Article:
Do You Need to Be a Premed Major to Apply to Medical School?

The Short Answer: It Helps but Is Not Required

Many would-be medical school applicants don't apply because they are unsure if they meet the qualifications. Among the top misconceptions about medical school is whether or not you need to be a premed major to apply. The short answer is that you don't need to be a premed major to get into medical school, but it will significantly increase your odds of admission into the graduate program. 

The fact is that many universities don’t have premed majors.

In those cases students usually major in biology or chemistry or social science and humanities, all of which can be admitted into medical school provided they have completed all course requirements. For example, I’ve seen psychology majors at my university get accepted to medical school. While some applicants are successful in gaining admission to medical school without a science degree, make no mistake, it is challenging. All successful applicants, regardless of major, have at least one thing in common: Lots of science courses.

What do Medical Schools Look for in Applicants?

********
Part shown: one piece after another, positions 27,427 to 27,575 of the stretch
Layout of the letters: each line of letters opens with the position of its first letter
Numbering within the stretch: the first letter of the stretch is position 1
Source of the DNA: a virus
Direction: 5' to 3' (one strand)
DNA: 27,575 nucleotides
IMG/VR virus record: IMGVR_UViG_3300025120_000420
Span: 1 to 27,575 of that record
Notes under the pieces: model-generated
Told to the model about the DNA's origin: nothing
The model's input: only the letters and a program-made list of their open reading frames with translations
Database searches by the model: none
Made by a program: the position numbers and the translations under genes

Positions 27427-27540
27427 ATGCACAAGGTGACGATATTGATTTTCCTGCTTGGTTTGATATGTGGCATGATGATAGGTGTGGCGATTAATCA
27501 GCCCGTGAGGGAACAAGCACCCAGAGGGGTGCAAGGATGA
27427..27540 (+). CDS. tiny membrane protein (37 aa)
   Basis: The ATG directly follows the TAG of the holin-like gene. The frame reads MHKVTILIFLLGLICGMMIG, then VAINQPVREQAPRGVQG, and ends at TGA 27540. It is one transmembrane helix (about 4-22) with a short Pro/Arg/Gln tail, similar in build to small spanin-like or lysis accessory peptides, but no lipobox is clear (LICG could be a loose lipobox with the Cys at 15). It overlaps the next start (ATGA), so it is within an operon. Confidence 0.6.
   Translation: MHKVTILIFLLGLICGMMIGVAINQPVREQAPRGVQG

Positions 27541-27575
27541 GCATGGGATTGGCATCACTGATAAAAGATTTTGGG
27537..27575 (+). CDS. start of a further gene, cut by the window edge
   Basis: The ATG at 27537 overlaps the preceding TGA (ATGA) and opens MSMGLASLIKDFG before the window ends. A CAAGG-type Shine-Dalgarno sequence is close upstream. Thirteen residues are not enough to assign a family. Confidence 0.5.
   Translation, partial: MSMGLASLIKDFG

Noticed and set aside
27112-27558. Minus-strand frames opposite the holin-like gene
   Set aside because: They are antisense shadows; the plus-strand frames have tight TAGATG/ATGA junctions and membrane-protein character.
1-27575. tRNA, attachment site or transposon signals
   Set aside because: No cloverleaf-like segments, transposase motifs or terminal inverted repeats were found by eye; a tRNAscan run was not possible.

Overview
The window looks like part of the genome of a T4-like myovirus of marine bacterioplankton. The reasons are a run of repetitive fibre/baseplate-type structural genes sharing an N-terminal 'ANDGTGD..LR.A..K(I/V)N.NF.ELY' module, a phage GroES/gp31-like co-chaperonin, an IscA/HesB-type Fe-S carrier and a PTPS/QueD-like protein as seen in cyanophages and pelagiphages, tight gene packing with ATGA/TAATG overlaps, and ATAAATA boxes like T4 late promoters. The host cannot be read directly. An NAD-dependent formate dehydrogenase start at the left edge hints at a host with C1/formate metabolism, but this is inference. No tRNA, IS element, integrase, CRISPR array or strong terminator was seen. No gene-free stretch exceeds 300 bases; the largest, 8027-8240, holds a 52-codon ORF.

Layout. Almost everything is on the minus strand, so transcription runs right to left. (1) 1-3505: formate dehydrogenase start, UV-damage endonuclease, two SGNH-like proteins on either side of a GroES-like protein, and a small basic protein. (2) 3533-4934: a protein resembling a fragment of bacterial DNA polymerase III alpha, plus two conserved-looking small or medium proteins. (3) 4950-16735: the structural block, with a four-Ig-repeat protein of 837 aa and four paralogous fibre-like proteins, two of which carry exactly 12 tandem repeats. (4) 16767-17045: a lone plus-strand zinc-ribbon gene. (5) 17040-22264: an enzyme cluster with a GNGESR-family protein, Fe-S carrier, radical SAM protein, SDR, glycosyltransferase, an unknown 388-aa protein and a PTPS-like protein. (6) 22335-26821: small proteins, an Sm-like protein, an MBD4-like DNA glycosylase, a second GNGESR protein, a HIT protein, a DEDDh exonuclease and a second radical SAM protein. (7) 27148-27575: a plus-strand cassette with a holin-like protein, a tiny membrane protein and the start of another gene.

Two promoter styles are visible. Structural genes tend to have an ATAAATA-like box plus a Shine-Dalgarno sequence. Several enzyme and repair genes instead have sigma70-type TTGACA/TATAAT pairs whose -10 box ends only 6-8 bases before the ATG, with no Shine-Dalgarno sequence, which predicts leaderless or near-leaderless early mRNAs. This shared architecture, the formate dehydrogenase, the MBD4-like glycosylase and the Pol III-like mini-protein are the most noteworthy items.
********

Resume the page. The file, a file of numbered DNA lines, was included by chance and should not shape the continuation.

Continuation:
Med school admissions committees look for applicants who have the potential to successfully complete the program. Applicants must demonstrate the capacity to do the academic work entailed in earning a medical degree, meaning that you must show that you can understand all the math and science required to get through med school.

Since your undergraduate coursework is the only indicator of your preparation and your potential for academic success, schools will look at your transcript and make sure that you have at least the prerequisite courses. 

Two semesters each of biology, physics, English, organic chemistry and inorganic chemistry are required by the Association of American Medical Colleges in order for a hopeful student to apply to med school.

However, many other courses are recommended. For example, math, although not listed as an essential by the AAMC, is an important indicator of your ability to reason and think like a scientist. 

The more science, the better. Students who choose majors outside the sciences will likely use all of their electives on science or may find themselves delaying graduation in order to complete the science requirements. Therefore a premed or science major is not necessary to apply to medical school, but it makes it easier to complete the science courses required by all medical schools. 

It’s not just a matter of taking the required science classes. You must earn high grades in these classes.  Your overall grade point average (GPA) must be no lower than 3.5 on the U.S. 4.0 scale. Non-science and science GPAs are calculated separately but you should earn at least a 3.5 in each.